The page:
Driving Offences – Criminal Law

Driving Offences are some of the most common charges most people will face in their lives. They range from careless driving to driving without insurance. Typically these matters are dealt with at District Court level. They may result in fines and can sometimes lead to imprisonment. The facts of the case are important and offences resulting in death or serious bodily harm will of course attract harsher sentences. Penalty points or disqualification from driving for a period of time can also occur. As many people use their car for work purposes, this can be very burdensome on their lives. However, with a strong legal defence, you can potentially avoid the harshest penalties. If you are concerned about possible driving offences, or any criminal matters, please contact this office for a consultation.

Pandemic Unemployment Payment – Social Welfare

By now most people will be aware of their entitlement to the Pandemic Unemployment Payment, subject to certain criteria. The scheme was continually extended and as such people will continue to be paid. This payment is made on a weekly basis to the applicant's account if approved. However this payment is not like other benefits, unlike Jobseekers Allowance you cannot claim for dependents. It is intended to be a temporary solution to mass lay offs as a result of Covid. There is also a responsibility for those receiving the payment to notify the Department of Social Protection once they start working again. If you have accidentally received PUP while working it is important that you notify the Department. While prosecutions for fraud under this scheme have been relatively rare so far, they have certainly occurred. Man (39) charged with 20 counts of Pandemic Unemployment Payment fraud (irishtimes.com) If you have any queries about this matter, or any Social Welfare matter, please contact this office for a consultation.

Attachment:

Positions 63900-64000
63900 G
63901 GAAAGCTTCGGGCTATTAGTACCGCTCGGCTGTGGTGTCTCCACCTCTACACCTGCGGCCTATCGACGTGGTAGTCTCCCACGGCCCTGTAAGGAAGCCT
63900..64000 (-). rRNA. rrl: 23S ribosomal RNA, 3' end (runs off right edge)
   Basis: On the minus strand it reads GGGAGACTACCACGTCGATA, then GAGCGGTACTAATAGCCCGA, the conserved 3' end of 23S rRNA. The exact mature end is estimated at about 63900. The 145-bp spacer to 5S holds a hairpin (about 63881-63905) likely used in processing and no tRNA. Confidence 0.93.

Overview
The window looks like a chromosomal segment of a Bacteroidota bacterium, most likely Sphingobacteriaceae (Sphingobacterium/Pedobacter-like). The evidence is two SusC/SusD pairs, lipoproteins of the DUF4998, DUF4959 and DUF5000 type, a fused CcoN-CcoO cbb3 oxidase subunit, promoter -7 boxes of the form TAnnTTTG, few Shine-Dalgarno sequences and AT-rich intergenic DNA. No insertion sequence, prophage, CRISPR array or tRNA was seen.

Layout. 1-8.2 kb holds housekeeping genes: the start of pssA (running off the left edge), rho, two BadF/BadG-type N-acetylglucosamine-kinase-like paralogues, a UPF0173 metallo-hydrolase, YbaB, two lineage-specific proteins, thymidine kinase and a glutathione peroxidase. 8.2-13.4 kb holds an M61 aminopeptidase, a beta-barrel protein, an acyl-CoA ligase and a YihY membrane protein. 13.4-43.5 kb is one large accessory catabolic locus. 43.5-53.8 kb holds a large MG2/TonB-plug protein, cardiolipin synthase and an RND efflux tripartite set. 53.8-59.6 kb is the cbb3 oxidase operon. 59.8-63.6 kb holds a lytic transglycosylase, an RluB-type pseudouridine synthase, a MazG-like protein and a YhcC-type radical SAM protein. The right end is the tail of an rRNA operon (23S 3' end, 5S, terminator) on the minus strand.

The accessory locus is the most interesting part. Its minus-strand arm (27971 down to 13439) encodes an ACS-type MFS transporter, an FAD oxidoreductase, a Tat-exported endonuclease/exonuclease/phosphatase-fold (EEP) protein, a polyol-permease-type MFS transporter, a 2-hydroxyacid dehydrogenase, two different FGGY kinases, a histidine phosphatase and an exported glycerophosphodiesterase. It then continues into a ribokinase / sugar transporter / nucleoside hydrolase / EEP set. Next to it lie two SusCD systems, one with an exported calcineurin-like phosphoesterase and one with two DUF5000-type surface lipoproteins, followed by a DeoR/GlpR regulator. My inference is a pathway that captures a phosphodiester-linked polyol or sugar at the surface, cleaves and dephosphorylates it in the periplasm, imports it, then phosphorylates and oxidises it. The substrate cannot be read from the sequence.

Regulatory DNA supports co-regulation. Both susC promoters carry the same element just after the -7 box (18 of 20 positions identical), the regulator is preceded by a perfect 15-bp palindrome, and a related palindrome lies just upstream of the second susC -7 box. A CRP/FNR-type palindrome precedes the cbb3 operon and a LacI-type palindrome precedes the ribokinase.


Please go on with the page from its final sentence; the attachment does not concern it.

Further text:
Damache Implications for Citizenship

Recently the Irish Supreme court made a ruling in the Damache case. Mr Damache was sentenced in an American court for terrorism related offences in 2018. In the same year the Minister for Justice informed Mr Damache that his Irish Citizenship would be revoked on grounds of disloyalty to the Irish State. Mr Damache appealed this decision and the case found its way to the Supreme court. In October 2020 Dunne J. handed down a ruling stating that S19 of the Irish Nationality and Citizenship Act 1956 did not meet the required grounds of natural justice due to the ramifications of having citizenship revoked. Natural justice is a judicial term used at times to invoke rights perhaps not explicitly enshrined in law or the constitution, but may be antecedent to both. Dunne J. noted that the decision maker in revoking citizenship must be impartial, a standard not presently met. The full implications of this ruling remain to be seen, however it is potentially a significant departure from the current status quo. If you feel that this issue may effect you, or if you have any concerns about citizenship or your immigration matters, then please contact our office for a consultation.

Challenging A Will in Ireland